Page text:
Throughout the primary, she has been under attack for her divisiveness, comments, and behavior. Saturday, she put that behind her with what Pat Buchanan qualified as the "model of a concession speech, which said goodbye but embraced her opponent."
There was a lot to contend with. Clinton's expectations had been big. When Katie Couric had asked her in an interview, "What if it's not you?" -- Clinton couldn't imagine that as a possibility. Neither could her strategists. Maybe because it was a close race, it was harder for Hillary and her supporters to let go. But now she has. In front of a crowd of between 8-10,000 with her mother, daughter, and husband by her side, she delivered the goods. In the aftermath of defeat, her contribution to the dialogue will be long remembered.
Clinton opened with, "Well this isn't exactly the party I planned, but I sure do like the company." She thanked and acknowledged her supporters and their accomplishments telling them, "The dreams we shared are worth fighting for." Clinton then transitioned into her endorsement saying, "The way to continue our fight now is to help elect Barack Obama the President of the United States." In urging her followers to work for Obama and put a Democrat back in The White House, she emphasized how important it was "to win in November, and turn around our country" because so much was at stake. In the sentence that said it all she pronounced, "Today I am standing with Senator Obama to say, 'Yes we can.' "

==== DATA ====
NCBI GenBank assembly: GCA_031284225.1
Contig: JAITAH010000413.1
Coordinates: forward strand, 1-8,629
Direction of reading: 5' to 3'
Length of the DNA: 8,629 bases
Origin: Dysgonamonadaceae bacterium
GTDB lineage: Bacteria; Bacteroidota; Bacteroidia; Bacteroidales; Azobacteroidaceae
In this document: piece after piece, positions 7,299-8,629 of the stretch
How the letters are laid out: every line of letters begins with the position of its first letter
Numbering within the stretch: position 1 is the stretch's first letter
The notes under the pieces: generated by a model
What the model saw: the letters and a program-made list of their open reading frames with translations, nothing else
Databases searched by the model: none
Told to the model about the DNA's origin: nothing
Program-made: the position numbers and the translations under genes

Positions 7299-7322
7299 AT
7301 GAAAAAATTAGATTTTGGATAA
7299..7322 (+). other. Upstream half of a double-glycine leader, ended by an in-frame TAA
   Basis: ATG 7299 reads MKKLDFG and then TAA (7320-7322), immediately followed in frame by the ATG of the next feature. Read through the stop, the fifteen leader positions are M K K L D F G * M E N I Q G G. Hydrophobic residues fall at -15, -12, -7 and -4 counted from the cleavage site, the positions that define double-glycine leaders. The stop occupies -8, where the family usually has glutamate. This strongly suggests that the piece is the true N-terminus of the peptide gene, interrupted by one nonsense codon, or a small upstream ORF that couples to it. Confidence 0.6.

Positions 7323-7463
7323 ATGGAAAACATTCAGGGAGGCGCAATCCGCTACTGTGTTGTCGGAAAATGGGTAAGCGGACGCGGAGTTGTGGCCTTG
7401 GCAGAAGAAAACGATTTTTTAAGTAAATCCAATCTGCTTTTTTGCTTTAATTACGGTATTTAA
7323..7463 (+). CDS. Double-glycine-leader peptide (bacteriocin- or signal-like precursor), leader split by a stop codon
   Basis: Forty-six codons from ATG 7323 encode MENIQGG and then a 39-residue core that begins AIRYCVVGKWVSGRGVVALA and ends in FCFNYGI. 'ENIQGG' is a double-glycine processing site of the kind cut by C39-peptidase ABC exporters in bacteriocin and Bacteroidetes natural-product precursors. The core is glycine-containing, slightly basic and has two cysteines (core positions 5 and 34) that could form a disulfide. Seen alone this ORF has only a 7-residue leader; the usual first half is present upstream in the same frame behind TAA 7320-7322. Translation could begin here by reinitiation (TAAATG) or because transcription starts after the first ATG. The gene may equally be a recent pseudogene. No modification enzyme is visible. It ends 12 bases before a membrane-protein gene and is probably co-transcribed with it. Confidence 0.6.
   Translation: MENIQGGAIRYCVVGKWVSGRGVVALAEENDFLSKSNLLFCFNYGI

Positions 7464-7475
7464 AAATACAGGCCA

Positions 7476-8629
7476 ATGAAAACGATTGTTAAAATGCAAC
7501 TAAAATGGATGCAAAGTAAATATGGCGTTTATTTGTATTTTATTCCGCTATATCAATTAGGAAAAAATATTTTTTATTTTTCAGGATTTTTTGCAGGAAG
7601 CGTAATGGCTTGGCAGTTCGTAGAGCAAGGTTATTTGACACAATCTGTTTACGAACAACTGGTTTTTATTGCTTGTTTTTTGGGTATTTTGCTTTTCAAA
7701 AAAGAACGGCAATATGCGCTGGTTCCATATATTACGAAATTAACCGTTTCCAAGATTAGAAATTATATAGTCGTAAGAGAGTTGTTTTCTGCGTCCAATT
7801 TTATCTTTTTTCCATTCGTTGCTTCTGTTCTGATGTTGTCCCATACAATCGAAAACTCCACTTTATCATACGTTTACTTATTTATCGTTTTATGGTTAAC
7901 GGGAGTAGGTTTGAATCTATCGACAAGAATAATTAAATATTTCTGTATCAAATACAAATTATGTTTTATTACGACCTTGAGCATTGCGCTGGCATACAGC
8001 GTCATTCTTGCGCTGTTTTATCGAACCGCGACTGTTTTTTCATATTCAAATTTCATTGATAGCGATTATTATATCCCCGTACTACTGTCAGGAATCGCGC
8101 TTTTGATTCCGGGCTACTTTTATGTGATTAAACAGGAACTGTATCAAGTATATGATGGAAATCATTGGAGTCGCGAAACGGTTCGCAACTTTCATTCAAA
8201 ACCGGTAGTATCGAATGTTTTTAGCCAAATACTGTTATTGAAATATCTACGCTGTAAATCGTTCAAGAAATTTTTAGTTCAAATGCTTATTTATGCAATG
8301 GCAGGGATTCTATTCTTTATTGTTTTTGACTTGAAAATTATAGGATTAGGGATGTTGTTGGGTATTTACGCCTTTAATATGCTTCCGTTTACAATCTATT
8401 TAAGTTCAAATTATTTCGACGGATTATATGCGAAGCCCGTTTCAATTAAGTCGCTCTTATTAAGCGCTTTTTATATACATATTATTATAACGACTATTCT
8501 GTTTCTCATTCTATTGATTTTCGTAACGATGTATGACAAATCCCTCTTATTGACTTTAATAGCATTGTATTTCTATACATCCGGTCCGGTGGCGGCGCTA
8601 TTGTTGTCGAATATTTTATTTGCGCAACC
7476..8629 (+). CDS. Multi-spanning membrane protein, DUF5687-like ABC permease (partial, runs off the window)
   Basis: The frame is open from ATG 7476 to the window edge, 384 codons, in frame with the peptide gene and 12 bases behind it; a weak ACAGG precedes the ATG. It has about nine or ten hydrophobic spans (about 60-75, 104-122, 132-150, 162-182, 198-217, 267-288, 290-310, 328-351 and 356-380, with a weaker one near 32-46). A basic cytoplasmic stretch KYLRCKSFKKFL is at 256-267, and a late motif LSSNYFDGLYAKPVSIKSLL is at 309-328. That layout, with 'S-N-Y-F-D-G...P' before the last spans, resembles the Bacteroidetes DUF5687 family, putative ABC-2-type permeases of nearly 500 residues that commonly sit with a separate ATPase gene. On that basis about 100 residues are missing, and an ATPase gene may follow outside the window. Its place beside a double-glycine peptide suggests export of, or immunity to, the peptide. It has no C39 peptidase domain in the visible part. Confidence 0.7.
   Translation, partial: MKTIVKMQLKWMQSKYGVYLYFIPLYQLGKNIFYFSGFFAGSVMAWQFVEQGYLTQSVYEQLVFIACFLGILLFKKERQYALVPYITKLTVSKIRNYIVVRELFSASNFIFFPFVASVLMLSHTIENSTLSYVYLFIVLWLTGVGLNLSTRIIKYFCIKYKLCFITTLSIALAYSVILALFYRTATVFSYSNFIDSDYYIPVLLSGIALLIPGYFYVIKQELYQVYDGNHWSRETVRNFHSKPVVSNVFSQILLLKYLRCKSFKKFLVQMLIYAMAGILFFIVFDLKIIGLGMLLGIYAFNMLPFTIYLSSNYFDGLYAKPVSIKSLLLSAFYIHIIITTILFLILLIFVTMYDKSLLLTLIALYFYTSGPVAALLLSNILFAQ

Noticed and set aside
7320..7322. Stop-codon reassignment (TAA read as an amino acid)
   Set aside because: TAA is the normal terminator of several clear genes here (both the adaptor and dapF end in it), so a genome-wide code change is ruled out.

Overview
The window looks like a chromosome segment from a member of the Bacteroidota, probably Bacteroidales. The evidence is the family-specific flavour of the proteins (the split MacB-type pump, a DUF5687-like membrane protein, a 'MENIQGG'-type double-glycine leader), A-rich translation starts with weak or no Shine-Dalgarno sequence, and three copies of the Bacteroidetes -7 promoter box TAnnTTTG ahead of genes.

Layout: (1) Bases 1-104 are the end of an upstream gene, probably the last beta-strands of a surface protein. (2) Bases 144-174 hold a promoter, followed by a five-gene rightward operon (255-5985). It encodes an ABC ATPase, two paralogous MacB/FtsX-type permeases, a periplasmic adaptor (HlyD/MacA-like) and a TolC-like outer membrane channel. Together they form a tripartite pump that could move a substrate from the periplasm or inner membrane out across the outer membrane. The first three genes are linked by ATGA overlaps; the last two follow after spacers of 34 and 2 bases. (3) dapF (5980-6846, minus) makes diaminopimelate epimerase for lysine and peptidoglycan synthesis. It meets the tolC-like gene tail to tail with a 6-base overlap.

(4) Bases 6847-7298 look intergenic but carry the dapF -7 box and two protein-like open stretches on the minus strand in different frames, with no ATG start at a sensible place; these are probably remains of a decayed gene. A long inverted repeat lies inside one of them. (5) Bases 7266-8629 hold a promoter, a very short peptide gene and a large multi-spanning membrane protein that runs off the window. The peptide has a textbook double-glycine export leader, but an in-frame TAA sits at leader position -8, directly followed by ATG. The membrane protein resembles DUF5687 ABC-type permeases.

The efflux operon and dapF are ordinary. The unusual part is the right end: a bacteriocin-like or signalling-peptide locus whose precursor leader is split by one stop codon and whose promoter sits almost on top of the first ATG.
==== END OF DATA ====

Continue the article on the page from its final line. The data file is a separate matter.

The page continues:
Clinton acknowledged that both she and Obama had achieved milestones, and invoked the historical precedents of the suffragettes, the abolitionists, and civil rights workers. There can
be no complaints that she was not clear in her intent. She stressed, "I want to say to my supporters...every moment wasted looking back, keeps us from going forward. We have to
work together for what can still be. I hope and pray that you will join me in that effort."
Perhaps now that the dust is beginning to settle, a new examination of sexism in our society will be given the attention it warrants and deserves. If so, Clinton's candidacy will have a deeper, richer implication. Appearing on The Larry King Show, Hillary Clinton biographer Gail Sheehy observed, "Her advisors served her badly by running her as a man."
Obama will need to reach out to the women who feel disenfranchised by Clinton's defeat. Maybe Hillary the healer will turn out to be even more potent than Hillary the fighter.